Ibf v. Dillard-Winecoff

Annotate this Case

573 S.E.2d 58 (2002)

275 Ga. 765


No. S01G1644.

Supreme Court of Georgia.

November 25, 2002.

*59 Weinstock & Scavo, P.C., Mark I. Sanders, Richard J. Capriola, Susan B. Jacobs, Atlanta, for appellant.

Kilpatrick Stockton, LLP, Jeffrey J. Toney, Atlanta, Hipes & Norton, P.C., Albert L. Norton, Jr., John E. Bellus, Jr., Alpharetta, for appellee.

BENHAM, Justice.

In September 1999, appellee Dillard-Winecoff, LLC, a corporation formed to acquire and develop the former Winecoff Hotel property in Atlanta, filed suit against the entities who had provided the acquisition financing and their agents, appellants IBF Participating Income Fund, IBF Special Purpose Corporation II, Interbank Mortgage Corporation, and Interbank/Brener Brokerage Services ("IBF"). The lawsuit alleged fraud, intentional interference with contractual relations, wrongful foreclosure, breach of fiduciary duty, and breach of contract. Noting that Dillard-Winecoff had recently emerged from a Chapter 11 single asset real estate bankruptcy case (see 11 USC §§ 101(51)(b) and 362(d)(3)) in which it had not listed the claims set forth in the lawsuit as an asset, appellants filed a motion for summary judgment based on, among other things, judicial estoppel. After conducting a hearing on the motion, the trial court granted summary judgment to IBF. The Court of Appeals reversed the trial court's judgment, holding that the doctrine of judicial estoppel did not bar Dillard-Winecoff's post-bankruptcy suit against its creditor because Dillard-Winecoff's bankruptcy petition had been dismissed,[1] meaning that Dillard-Winecoff had not successfully asserted in the bankruptcy proceedings a position inconsistent with its lawsuit in a manner that provided an unfair advantage or benefit to Dillard Winecoff in the bankruptcy proceeding. Dillard-Winecoff v. IBF Participating Income Fund, 250 Ga.App. 602(1-2), 552 S.E.2d 523 (2001). We granted IBF's petition for a writ of certiorari to determine whether the Court of Appeals was correct in concluding that judicial estoppel requires the successful assertion in a prior judicial proceeding of a position inconsistent with that being asserted in the current litigation, which requirements are not met when the prior judicial proceeding is a bankruptcy case that is dismissed.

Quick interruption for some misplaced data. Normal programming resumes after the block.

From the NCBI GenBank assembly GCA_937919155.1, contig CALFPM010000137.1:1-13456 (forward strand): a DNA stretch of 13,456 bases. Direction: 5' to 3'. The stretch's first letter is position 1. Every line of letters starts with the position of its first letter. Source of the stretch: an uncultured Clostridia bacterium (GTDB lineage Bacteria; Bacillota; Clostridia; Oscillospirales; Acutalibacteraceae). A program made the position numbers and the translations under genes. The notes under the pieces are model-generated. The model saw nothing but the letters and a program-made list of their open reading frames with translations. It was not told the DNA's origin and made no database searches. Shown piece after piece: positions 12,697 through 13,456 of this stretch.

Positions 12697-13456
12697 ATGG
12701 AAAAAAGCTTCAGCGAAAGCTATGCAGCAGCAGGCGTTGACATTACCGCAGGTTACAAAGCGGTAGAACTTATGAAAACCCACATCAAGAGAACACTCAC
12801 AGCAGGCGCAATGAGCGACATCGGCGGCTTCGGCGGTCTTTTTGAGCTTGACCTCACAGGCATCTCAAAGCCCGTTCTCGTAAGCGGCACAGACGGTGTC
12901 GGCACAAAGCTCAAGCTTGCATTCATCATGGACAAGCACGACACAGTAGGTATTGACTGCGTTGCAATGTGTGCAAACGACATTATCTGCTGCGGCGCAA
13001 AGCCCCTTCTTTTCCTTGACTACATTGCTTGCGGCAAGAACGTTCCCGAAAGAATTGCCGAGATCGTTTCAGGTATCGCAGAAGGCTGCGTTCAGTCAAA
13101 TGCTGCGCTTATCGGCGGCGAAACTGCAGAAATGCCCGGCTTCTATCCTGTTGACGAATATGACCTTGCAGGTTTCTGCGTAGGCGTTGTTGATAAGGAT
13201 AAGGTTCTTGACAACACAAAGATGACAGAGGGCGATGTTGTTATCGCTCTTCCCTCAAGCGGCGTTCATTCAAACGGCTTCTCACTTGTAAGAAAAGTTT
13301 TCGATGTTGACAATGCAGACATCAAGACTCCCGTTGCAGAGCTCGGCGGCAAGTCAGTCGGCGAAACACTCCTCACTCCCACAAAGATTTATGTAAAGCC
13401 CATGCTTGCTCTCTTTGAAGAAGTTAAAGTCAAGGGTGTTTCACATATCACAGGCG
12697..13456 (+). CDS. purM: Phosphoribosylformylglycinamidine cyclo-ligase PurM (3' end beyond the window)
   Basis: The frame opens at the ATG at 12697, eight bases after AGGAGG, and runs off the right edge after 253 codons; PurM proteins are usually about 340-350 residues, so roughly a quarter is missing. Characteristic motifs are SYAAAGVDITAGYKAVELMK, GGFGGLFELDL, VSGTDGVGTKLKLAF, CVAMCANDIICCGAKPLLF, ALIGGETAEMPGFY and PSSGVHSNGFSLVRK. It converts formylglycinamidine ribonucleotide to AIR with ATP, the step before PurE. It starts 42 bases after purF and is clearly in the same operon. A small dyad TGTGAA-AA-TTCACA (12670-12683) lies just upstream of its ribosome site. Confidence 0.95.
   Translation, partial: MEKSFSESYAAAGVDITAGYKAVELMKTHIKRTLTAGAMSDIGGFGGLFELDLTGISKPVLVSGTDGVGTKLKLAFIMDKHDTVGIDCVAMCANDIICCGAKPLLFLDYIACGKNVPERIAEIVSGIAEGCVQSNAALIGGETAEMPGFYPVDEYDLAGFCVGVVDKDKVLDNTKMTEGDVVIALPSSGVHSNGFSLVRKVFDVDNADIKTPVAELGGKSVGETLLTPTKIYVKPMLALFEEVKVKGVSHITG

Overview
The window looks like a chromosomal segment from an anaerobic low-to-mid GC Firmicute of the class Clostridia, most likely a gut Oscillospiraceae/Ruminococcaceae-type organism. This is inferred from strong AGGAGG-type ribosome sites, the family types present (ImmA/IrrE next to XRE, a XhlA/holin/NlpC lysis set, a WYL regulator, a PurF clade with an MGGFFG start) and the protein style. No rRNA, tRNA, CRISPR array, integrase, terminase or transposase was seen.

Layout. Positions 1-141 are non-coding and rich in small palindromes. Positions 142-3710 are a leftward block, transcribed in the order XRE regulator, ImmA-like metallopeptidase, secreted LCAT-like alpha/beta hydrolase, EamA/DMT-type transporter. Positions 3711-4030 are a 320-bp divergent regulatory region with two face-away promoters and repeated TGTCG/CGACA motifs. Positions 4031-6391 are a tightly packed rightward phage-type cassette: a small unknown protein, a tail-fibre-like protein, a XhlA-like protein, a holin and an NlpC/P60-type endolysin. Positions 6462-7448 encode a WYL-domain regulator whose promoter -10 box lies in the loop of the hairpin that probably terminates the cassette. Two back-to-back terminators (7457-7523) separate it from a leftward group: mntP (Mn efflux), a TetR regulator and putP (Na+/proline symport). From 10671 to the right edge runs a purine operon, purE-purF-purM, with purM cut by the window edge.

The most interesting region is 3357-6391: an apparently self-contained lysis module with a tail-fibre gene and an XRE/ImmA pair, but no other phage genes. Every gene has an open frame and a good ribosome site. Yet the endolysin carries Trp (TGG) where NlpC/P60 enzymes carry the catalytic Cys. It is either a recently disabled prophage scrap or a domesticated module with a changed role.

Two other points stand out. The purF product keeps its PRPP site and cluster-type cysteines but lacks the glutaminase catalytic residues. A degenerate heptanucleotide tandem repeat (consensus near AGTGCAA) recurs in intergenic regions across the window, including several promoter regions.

When judicial estoppel is asserted in an action brought in a Georgia court and a bankruptcy proceeding is the earlier proceeding in which the debtor/plaintiff took a position allegedly inconsistent with that taken in the state court action, the Georgia appellate courts historically have striven to apply the "federal" doctrine of judicial estoppel, in an effort "to afford the judgment of the bankruptcy court the same effect here as would result in the court where that judgment was rendered." Southmark Corp. v. Trotter, Smith & Jacobs, 212 Ga.App. 454, 455, 442 S.E.2d 265 (1994). See, e.g., Period Homes v. Wallick, 275 Ga. 486, 569 S.E.2d *60 502 (2002); Wolfork v. Tackett, 273 Ga. 328, 540 S.E.2d 611 (2001), disapproved on other grounds in Period Homes v. Wallick, supra; Cochran v. Emory Univ., 251 Ga.App. 737, 555 S.E.2d 96 (2001); Spoon v. Johnson, 247 Ga.App. 754, 545 S.E.2d 328 (2001); Jowers v. Arthur, 245 Ga.App. 68, 537 S.E.2d 200(2000); Smalls v. Walker, 243 Ga.App. 453, 532 S.E.2d 420 (2000). The body of law that has developed in the Georgia appellate courts has come under criticism for failing to reflect accurately the state of federal "judicial estoppel" law. See e.g., William Houston Brown, "Debtors' Counsel Beware: Use of the Doctrine of Judicial Estoppel in Nonbankruptcy Forums," 75 Am. Bankr.L.J. 197, 207 (2001).